A few years ago, in one of my coaching sessions, I had a client who was experiencing constant stress as a team leader. After a few days of journaling, she discovered that her anxiety was a result of self-doubt and a lack of confidence. By facing these issues head-on, she was able to find ways to overcome them.
So, if you’re feeling like your mind is racing, take time to create for yourself mental whitespace. List all your concerns, aspirations, and everything in between. Jot down all your thoughts on paper, and you’ll gain a deeper understanding of what’s happening inside your mind.
I’m curious: have you tried journaling as a stress management technique? Share your experience in the comments below!
Here’s a truth bomb – If you try to do everything on your own, you’ll find it hard to do anything at all. Instead, rewire yourself to ask for help. I know at first it may not sound like an easy thing to do, but remember that no one expects you to be a super-manager. Instead, your role is to lead your team to achieve great results, starting with helping each team member to reach their full potential.
One of the ways you can do this is by delegating responsibility while communicating your expectations clearly. Don’t assume that your team can read your mind; instead, be transparent and provide all the necessary resources, such as information, tools, and communication.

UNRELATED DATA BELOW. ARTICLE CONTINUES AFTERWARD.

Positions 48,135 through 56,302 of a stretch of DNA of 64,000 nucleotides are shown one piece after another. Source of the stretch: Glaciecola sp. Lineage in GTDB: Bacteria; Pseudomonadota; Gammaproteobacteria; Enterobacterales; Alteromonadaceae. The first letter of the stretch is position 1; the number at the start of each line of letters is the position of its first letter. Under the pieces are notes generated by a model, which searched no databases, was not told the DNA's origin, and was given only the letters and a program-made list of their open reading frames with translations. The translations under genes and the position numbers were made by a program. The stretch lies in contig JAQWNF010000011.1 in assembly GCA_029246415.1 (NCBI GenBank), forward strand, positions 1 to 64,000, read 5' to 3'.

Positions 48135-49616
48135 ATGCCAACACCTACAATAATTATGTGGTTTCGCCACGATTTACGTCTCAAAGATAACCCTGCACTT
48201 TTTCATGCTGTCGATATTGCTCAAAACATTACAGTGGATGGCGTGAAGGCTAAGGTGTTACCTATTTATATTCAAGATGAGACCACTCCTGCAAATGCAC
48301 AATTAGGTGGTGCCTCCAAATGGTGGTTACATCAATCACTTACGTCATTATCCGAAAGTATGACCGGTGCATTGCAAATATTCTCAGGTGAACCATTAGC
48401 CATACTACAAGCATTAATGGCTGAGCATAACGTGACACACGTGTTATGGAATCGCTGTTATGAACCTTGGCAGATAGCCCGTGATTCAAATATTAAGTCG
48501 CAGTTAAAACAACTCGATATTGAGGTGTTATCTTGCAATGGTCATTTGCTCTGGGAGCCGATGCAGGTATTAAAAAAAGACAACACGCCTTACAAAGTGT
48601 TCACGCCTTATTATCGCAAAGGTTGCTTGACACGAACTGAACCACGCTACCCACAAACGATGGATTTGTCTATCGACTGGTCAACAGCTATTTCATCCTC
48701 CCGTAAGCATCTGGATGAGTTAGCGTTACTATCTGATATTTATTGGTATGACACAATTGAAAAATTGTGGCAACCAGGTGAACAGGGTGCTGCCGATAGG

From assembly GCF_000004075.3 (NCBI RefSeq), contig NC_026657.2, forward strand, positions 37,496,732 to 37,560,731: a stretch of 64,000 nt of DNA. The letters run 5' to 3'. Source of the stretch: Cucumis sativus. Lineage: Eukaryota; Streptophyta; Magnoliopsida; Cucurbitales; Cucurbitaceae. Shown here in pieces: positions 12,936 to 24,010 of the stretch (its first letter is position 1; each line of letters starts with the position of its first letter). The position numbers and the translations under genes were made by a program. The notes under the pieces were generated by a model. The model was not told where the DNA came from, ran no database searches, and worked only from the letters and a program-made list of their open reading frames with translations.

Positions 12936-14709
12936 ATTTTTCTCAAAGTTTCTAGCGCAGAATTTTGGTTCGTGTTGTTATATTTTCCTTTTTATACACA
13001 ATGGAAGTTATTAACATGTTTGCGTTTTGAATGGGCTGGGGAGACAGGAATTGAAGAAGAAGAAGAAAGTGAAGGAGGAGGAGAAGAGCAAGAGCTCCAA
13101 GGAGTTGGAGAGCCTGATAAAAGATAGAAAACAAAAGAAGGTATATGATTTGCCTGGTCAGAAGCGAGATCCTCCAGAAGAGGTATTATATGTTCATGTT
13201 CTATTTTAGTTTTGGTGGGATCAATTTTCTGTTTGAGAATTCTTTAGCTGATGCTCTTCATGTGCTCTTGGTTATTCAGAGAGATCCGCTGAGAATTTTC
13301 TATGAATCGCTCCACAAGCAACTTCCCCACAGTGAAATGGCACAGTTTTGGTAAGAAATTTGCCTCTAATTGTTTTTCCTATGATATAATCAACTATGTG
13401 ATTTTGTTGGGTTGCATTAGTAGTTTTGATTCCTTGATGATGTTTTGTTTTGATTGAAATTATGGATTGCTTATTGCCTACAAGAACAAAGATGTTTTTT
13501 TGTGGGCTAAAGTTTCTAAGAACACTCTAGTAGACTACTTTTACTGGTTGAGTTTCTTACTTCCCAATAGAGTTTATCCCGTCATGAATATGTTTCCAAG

Remember that even though you’re the manager and are there to assist and support every team member, asking for help is not a sign of weakness but a strength in realizing that you cannot do all of this on your own. So, take the proper steps for delegation to keep calm and deal with stressful situations.
This last strategy adds up to asking for help in your role as a team leader.
One of the biggest lessons for me was learning that I didn’t need to know everything or be everything. So, don’t be scared to ask for the tools, resources, information, training, and mentorship you need. Leadership can be scary if you attempt to do it yourself. So equip yourself with the right tools to deal with stressful situations.
In my New Manager Accelerator Program, I teach my students a tried, true and tested roadmap to fulfill their potential as team leaders, so if you’re ready to have a mentor and a community of colleagues by your side, check out all the details here!
For this fourth strategy of asking what you need, I recommend using visual help, starting with opening a document and dividing it into two columns. In the first one, write down everything you’re responsible for and your role’s core objectives; in the second column, write down everything you’re doing and identify what you can delegate or automatize. Having a clear path for your actions can help you plan accordingly and make some progress instead of constantly being overwhelmed by what you didn’t do or the fires you need to put out.
Share this article with a colleague who might need it and pin it here to get back to it when you need a reminder to focus on your well-being.
January 4, 2024